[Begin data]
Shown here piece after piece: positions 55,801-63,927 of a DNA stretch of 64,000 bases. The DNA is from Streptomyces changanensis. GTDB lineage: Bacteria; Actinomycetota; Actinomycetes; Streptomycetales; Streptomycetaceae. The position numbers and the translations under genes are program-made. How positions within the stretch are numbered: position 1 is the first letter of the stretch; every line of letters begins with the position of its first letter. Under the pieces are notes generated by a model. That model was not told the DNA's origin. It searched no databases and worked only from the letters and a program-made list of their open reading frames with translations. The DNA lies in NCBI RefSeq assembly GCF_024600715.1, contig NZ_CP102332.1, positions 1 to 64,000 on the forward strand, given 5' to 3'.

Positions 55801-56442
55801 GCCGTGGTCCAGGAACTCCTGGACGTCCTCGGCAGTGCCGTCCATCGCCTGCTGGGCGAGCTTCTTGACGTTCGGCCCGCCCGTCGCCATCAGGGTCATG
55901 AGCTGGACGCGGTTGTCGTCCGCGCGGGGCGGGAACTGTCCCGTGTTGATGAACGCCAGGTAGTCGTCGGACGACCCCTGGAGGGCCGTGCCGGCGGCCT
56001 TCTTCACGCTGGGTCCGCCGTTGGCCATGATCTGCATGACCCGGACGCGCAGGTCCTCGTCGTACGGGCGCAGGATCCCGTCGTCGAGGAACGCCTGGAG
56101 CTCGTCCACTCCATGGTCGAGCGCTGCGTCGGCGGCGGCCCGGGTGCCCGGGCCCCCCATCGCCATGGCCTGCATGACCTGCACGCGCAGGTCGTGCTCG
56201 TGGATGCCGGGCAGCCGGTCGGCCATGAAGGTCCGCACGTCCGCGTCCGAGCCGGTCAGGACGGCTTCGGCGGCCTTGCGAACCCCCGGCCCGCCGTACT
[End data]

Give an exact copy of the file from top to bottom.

Shown here piece after piece: positions 55,801-63,927 of a DNA stretch of 64,000 bases. The DNA is from Streptomyces changanensis. GTDB lineage: Bacteria; Actinomycetota; Actinomycetes; Streptomycetales; Streptomycetaceae. The position numbers and the translations under genes are program-made. How positions within the stretch are numbered: position 1 is the first letter of the stretch; every line of letters begins with the position of its first letter. Under the pieces are notes generated by a model. That model was not told the DNA's origin. It searched no databases and worked only from the letters and a program-made list of their open reading frames with translations. The DNA lies in NCBI RefSeq assembly GCF_024600715.1, contig NZ_CP102332.1, positions 1 to 64,000 on the forward strand, given 5' to 3'.

Positions 55801-56442
55801 GCCGTGGTCCAGGAACTCCTGGACGTCCTCGGCAGTGCCGTCCATCGCCTGCTGGGCGAGCTTCTTGACGTTCGGCCCGCCCGTCGCCATCAGGGTCATG
55901 AGCTGGACGCGGTTGTCGTCCGCGCGGGGCGGGAACTGTCCCGTGTTGATGAACGCCAGGTAGTCGTCGGACGACCCCTGGAGGGCCGTGCCGGCGGCCT
56001 TCTTCACGCTGGGTCCGCCGTTGGCCATGATCTGCATGACCCGGACGCGCAGGTCCTCGTCGTACGGGCGCAGGATCCCGTCGTCGAGGAACGCCTGGAG
56101 CTCGTCCACTCCATGGTCGAGCGCTGCGTCGGCGGCGGCCCGGGTGCCCGGGCCCCCCATCGCCATGGCCTGCATGACCTGCACGCGCAGGTCGTGCTCG
56201 TGGATGCCGGGCAGCCGGTCGGCCATGAAGGTCCGCACGTCCGCGTCCGAGCCGGTCAGGACGGCTTCGGCGGCCTTGCGAACCCCCGGCCCGCCGTACT